For the second time in two weeks, the Occupy Albany movement has announced an event in which they will voice support and heap praise upon a man serving time for murder. The group somehow manages to completely gloss over their crimes by referring to the men as ‘political prisoners’. They clearly see some sort of parallel between themselves, their perceived struggle against government, and the political platforms of such men.
If a priest murders somebody, they are a murderer, not a religious prisoner. If a doctor murders somebody, they are a murderer, not a medicinal prisoner. And now, Jalil Muntaqim was not convicted for his political beliefs, he was convicted of murder.
Only zealots in the Occupy movement can turn such a heinous individual into some sort of freedom-fighting icon.
Today the announcement was made:
The Radical Caucus of Occupy Albany and the New York State Prisoner Justice Network will be demonstrating in solidarity with political prisoner Jalil Muntaqim, currently sentenced to six months in the SHU (Segregated Housing Unit) at Attica Prison. We will use the People’s Mic for a call and response of our demands to an end of mass incarceration, over-sentencing to the SHU, and specifically to bring attention to Jalil’s case.
Jalil’s case involves an arrest on May 21, 1971, when he and two others were arrested for the killings of two New York City police officers. In 1974, Muntaqim (also known as Anthony Bottom) was convicted on two counts of first degree murder and received a prison sentence of 25 years to life. More recently, he also pleaded no contest to conspiracy to commit voluntary manslaughter in connection with the 1971 slaying of a San Francisco police officer
In a letter to the State Division of Parole in 2002, Mayor Michael Bloomberg urged parole for Muntaqim to be denied. The New York Times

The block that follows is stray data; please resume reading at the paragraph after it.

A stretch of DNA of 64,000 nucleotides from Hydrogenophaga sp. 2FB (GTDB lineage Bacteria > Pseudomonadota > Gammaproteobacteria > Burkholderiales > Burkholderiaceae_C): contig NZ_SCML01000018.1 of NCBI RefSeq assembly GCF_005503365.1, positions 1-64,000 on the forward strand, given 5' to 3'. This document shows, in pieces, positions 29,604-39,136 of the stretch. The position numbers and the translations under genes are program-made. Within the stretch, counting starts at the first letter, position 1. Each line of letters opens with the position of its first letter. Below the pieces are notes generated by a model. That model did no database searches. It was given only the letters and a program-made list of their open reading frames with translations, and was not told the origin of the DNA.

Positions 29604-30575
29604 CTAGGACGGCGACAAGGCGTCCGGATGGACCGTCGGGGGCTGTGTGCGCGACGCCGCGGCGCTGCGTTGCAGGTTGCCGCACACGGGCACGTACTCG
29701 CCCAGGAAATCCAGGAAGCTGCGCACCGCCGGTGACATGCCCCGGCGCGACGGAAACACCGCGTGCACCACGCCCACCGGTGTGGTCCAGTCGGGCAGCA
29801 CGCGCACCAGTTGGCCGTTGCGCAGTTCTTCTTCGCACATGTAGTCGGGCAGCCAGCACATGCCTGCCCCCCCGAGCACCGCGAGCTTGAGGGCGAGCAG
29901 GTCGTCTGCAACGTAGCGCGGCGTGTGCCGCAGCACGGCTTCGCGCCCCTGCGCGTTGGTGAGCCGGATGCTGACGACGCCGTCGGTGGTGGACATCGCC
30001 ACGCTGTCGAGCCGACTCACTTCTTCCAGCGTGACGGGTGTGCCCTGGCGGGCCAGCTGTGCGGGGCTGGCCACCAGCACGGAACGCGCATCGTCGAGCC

Mr. Bloomberg, responding to a request by Diane Piagentini, Officer Piagentini’s widow, wrote, ”Anthony Bottom’s crime is unforgivable, and its consequences will remain forever” with the families of the police officers, ”as well as the men and women of the New York City Police Department.”
”Because he so callously stole these officers’ lives,” the mayor added, ”Bottom should serve the maximum sentence without parole.”
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In a book on ‘imprisoned intellectuals’, Muntaqim is described as follows:
While a member of the Black Panther Party, Muntaqim held beliefs which paralleled those of the underground faction, as opposed to the mainstream party, which focused on organizing, communicating with nationwide affiliates and other revolutionary groups to form positive political and social relations. In contrast, the underground party was focused on radical means of obtaining equality. Its members served as experts in military strategy and were “the essential armed wing of the above-ground political apparatus.”
So the ‘radical’ faction of the Occupy Albany movement is holding a demonstration in solidarity with a man focused on ‘radical means of obtaining equality’? Comforting.
Of course, this isn’t the first time Occupy has expressed solidarity and support for a cop-killing extremist. They recently announced an even
t in March called, The Weather Underground Meets Occupy Wall Street
. The event will be held March 3rd, and is co-sponsored by The Sanctuary For Independent Media and the Albany Social Justice Center. It is described as, “A book event and multi-generational dialog to celebrate U.S. political prisoner David Gilbert’s new memoir, “Love and Struggle.”
Gilbert is currently serving time, like Jalil Muntaqim, in the Auburn Correctional Facility and is described as “an American radical leftist organizer and activist.” He was imprisoned for his role in the Brinks Robbery of 1981, a botched effort that led to the murder of four people, including a security guard and two police officers.
Justifying the killing of seven lives total by referring to the murders as ‘political prisoners’?
How Occupy of them.
Occupy, this is who your leaders are siding with. This is who they wish to be associated with. This is who they are supporting, who they fight for, who they emulate.
Whatever our differences Occupy, it’s time you took your movement back from these radicals. Before it’s too late.